What’s more surprising than the revival of the vinyl record market? The revival in people not knowing what a record player or turntable is, what the things on it do, or how they work — or that record players and turntables are, in fact, the same thing!
If you fit this description, don’t fret: we feel you. It’s easy to get bogged down in the details or unwanted tech-speak. Let’s avoid all that nonsense and get down to the essentials.
What’s a Turntable?
A turntable provides a surface on which you place a record with grooves that will be picked up by a needle, converted to a voltage by a cartridge and sent to an audio output that then in turn gets amplified through a speaker or another amplifying device (typically called a phono preamp) which then lets you hear the audio that was pressed on that record.
A record needs to rotate at a specific speed, or revolutions per minute, to accurately reproduce the recorded music. The shorter the record’s runtime, the smaller the diameter of the record, and the more revolutions per minute the record should be played at.
Records themselves come in a few sizes: 7-, 10- and 12-inch formats. Records also are “meant” to be played at specific speeds: 33, 45 or 78 revolutions per minute. The suggested RPM for a record usually coincides with a musical format it were made for: a single, EP (extended-play), or LP (long-play).
- 45 RPM: These records usually consist of a single track on each side of the disc. The “hit” would be on the A-side and the “deep cut,” aka what true fans would rather hear, would be on the B-side. Some experimental or punk bands could fit whole “albums” in one 45 rpm, 12-inch disc.
- 78 RPM: Congratulations! You’re the proud owner of old-timey music. This is the record format where you’ll find guys who made a deal with the devil, gals who’ve been wronged by said man, and Jazz guys providing a soundtrack to all of that by speeding through way too many notes in just under four minutes. Also heard in this format: songs about doggies in a window.
- 33 1/3 RPM: Usually a 12-inch disc. This disc consists of a whole album of tracks (or one really long track if you’re Jethro Tull). If you’re a macho-tough guy or gal, your favorite track is the first one. If you’re the sad/romantic type, usually the last track, on either side — “A” or “B” — is your jam. Records are pressed a certain way to promote this kind of album order. Likewise, “serious” artists who hate things like editing, or have a “vision,” might extend their album all the way to two or more discs. These are called double or triple LPs.
Turntable Anatomy 101
You don’t have to be an engineer or a graduate of your local technical trade school to appreciate what makes a turntable what it is. Your first turntable might not have the exact same quality components as Mr. Audiophile’s high-end Thorens deck, but rest assured: your turntable has nearly all the same components. So, what makes up a turntable?
- Stylus/Needle – This is a point, usually made up of a diamond needle, that rides the groove pressed onto a record. This is where we get the name “track.” Each track on a record has a start and end point where the needle starts its journey and then skips to the next groove, marking the start and end of a song.
Note: Some bands may play around with this feature and create a never-ending groove. Good news: you’ll usually find this trick at the end of a record side.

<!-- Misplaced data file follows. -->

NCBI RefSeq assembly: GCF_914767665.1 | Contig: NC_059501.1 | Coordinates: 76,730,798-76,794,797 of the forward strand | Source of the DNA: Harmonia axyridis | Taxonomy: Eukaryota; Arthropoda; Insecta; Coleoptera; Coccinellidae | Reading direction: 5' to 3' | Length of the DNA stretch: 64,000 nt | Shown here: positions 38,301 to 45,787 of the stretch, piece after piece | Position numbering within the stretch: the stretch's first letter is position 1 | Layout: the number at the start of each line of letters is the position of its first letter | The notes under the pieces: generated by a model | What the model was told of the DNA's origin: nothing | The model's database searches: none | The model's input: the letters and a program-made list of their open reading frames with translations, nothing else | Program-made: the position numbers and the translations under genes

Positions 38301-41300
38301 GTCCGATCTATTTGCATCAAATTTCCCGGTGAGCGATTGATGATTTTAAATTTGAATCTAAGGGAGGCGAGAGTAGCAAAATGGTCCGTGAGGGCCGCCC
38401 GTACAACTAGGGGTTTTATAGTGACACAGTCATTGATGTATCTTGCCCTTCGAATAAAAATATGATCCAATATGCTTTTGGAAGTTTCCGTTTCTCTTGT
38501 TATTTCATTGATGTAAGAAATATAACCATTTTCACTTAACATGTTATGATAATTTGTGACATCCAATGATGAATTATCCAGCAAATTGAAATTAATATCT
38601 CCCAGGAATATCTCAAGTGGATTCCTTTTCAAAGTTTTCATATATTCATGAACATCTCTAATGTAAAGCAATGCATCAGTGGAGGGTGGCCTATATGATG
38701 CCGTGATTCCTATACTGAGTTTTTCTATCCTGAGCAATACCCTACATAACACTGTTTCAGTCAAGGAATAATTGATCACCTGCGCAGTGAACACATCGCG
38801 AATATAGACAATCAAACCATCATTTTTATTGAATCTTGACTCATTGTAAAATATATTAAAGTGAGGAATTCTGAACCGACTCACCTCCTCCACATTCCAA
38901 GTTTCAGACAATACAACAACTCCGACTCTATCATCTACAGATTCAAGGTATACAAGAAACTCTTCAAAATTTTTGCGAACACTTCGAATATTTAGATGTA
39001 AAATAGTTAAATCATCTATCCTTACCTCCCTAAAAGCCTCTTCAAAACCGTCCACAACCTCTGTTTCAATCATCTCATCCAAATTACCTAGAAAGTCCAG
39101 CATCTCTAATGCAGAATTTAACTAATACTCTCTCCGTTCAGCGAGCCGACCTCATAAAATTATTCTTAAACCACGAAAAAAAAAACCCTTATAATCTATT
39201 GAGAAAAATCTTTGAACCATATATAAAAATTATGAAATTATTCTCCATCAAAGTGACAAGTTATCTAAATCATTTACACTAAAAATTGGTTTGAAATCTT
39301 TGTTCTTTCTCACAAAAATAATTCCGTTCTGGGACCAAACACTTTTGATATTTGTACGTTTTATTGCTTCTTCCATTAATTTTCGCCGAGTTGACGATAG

- Cartridge – The cartridge is a small enclosure which produces a voltage when the stylus moves. In turn, that voltage gets transmitted to an electrical transducer that generates an audio signal.
- Tone Arm – This arm holds your cartridge and stylus in place as the record rotates. This arm also is used to guide which track you want to initiate playback — something called cueing. The better the tone arm, the more consistent the speed your record is spun. This means your tracks won’t sound unexpectedly slow at the beginning of a record and much faster near the end.
- Anti-Skate Weight/Control – Most inexpensive turntables won’t have this component. On better quality turntables, there is a counterweight attached to the tone arm that allows you to adjust the amount of friction between the stylus and record. This counterweight is adjustable to allow less or more horizontal movement by applying more vertical weight on the cartridge. Basically, this allows you to try to make the needle ride just in the middle of the groove by trying to resist the force spinning it into the center. Too much lateral movement to one side causes skipping. Too much pressure on the middle causes worn grooves that can damage your records. Used properly, your music sounds just right and your record has another bit of protection.
- Platter – This the surface your record is placed on. Its usually covered by a felt mat called a slipmat. This mat prevents scratches and also reduces vibrations. Some audiophiles replace stock, felt slipmats with cork or even leather versions to further reduce unwanted vibrations.
- Bearing – That protuberance holding your record in place as it spins is attached to a motor that spins the platter.
- Motor – There are two kinds of motors: belt-drive and direct-drive. Belt-driven motors use an elastic band to spin the platter, much like a pulley system spins the wheels of a bicycle. Typically, the motor of a belt-drive turntable is separated from the platter. Direct-drive motors are different in that they are attached to platter. As they turn, the platter turns.
– What makes one better than the other? Usually, you’d want to go for belt-driven turntables if all you care about is playback. Generally, belt-drive turntables are quieter and transmit less noise/vibration to the platter. They also have the added benefit of being easy to service and switch bands as they get worn down with use. However, if you plan to use a turntable for DJing, sampling, or recording, my preference/suggestion would be for you to go for direct-drive turntables. These turntables can quickly rev up to speed and offer a consistent spin.